Chinese dogwood (Cornus kousa) is the latest of the dogwoods to flower in my garden. The dogwood season began this year as the native dogwood (Cornus florida) began to bloom the last week of March, two to three weeks earlier than is typical.
Hybrid dogwoods introduced by Rutgers University that combine the native American and Chinese dogwoods, and Chinese and Pacific coast dogwoods (Cornus nutalli), usually flower in early May, just after the natives fade, but this year they were fully in bloom by mid April. Fortunately, the temperatures in late April were cool, so the flowers persisted an additional week into May (‘Venus’ dogwood, below).
There are many selections of Chinese dogwoods, and most are more low branched and shrubby than the native American dogwood. The Chinese dogwood is notable for large white flowers (bracts) that will often nearly obscure the tree’s foliage for several weeks in late spring. Foliage is variable between selections (some leaves are more rounded, others not), but it is often glossier than the eastern American dogwood, and more resistant to foliar diseases. The Chinese dogwood is also highly resistant to other diseases that afflict the native, and it is rarely bothered by insects or other pests.
Most Chinese dogwoods have green leaves and white flowers, and there is a range of forms from low growing, shrub-like trees to others that are quite upright in habit. The popular selection ‘Milky Way’ is often wider than it is tall, while ‘Galilean’ (above) displays a classic tree form with a central trunk and it is much taller than wide.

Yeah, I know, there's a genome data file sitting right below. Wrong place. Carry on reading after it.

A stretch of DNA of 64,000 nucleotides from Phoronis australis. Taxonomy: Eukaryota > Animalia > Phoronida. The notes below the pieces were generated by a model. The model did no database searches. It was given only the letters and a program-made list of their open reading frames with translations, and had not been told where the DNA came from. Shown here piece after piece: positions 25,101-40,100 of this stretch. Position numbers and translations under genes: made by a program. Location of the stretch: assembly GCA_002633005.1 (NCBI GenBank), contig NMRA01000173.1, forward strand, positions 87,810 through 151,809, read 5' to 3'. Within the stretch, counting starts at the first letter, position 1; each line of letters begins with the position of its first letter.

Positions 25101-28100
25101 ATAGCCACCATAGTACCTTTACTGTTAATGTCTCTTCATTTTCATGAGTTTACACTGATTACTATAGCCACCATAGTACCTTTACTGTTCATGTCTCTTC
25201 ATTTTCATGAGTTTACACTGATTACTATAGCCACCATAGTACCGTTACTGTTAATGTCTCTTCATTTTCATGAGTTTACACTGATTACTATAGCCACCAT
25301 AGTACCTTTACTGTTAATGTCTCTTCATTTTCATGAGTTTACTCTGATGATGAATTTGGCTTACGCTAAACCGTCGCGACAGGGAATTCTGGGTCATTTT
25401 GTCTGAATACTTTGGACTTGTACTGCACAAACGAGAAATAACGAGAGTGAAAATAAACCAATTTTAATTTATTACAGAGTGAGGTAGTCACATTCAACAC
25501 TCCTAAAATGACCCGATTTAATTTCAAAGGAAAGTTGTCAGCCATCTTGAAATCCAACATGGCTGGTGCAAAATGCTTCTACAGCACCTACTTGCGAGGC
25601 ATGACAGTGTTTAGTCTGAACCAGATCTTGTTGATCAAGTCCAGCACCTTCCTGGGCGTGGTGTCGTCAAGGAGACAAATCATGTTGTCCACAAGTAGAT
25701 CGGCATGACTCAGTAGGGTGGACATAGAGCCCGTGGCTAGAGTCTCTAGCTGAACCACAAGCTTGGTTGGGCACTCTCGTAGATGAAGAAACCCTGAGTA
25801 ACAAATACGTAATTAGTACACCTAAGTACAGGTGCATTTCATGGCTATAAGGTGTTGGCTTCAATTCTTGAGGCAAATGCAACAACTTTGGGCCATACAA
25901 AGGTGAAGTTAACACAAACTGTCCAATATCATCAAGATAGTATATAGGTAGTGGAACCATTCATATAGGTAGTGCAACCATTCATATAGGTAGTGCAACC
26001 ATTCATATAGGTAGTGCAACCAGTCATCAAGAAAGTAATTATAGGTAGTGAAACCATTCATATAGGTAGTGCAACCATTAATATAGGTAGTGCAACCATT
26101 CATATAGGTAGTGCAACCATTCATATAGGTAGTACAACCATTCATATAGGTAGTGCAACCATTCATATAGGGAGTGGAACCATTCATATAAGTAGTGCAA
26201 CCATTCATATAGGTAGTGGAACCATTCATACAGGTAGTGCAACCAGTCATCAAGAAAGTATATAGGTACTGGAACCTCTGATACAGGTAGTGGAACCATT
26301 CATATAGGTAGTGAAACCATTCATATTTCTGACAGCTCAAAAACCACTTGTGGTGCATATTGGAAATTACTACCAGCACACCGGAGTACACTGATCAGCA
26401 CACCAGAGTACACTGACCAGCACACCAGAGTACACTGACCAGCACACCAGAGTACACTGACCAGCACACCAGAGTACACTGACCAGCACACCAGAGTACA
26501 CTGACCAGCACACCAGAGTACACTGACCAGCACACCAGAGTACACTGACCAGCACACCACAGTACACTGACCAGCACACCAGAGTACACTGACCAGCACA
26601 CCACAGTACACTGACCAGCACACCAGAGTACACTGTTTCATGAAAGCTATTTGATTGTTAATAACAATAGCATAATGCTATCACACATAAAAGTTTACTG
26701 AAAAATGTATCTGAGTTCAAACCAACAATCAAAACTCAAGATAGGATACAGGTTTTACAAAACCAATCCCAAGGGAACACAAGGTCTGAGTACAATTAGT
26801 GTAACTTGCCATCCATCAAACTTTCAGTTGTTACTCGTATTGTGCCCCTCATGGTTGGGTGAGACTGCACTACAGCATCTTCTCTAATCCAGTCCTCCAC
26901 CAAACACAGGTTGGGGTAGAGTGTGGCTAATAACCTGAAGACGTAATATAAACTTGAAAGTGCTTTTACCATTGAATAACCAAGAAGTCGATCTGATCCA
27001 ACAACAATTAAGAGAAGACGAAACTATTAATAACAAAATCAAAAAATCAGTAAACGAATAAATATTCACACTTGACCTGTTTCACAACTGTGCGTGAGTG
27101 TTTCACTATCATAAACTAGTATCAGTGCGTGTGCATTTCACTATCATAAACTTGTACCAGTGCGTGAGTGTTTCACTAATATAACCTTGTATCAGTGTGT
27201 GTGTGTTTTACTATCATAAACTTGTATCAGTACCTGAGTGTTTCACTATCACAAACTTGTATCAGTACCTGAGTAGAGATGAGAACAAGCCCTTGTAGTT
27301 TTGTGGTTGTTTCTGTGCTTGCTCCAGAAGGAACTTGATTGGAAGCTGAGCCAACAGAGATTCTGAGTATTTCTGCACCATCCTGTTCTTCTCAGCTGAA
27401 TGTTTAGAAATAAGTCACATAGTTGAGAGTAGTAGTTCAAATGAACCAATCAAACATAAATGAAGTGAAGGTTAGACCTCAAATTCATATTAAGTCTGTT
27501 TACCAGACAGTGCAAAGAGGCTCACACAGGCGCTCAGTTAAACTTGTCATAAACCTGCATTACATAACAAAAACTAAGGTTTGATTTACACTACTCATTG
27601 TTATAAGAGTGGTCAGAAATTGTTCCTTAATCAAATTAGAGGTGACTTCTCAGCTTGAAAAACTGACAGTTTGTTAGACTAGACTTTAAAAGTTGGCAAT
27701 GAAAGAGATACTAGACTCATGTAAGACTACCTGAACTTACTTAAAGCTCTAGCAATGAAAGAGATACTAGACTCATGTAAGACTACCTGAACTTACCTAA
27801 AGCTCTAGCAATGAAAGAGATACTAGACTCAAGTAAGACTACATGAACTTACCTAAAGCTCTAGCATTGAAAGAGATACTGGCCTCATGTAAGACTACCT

‘Satomi’ Chinese dogwood (above) is a wide spreading tree with glossy, rounded foliage that often turns remarkable shades of red and orange in autumn (below). It’s flowers are pink, though in my Virginia garden they are usually almost white with a blush of pink. In mid June I see ‘Satomi’ in western Oregon in cooler temperatures and lower humidity, and the blooms are much pinker, so I suppose that the warmer, more humid Virginia spring is responsible for the color difference.
I have two variegated leaf Chinese dogwoods in the garden, the wide spreading ‘Wolf Eye’ (below) and the more upright growing ‘Samaritan’. The foliage of ‘Wolf Eye’ curls so that it is not as attractive as the flatter leaves of ‘Samaritan’. Unfortunately, I’ve planted ‘Samaritan’ in a bit too much shade so that it rarely flowers, though the foliage grows splendidly. Most years ‘Wolf Eye’ blooms nicely, though this year the flowers are more sparse than usual.
The Chinese dogwood is a wonderful tree, not better than the native American, or the hybrids. Each has its unique attributes, and distinct season to flower. I have several of each, and to my thinking planting one or two of each is preferable to choosing between exceptional trees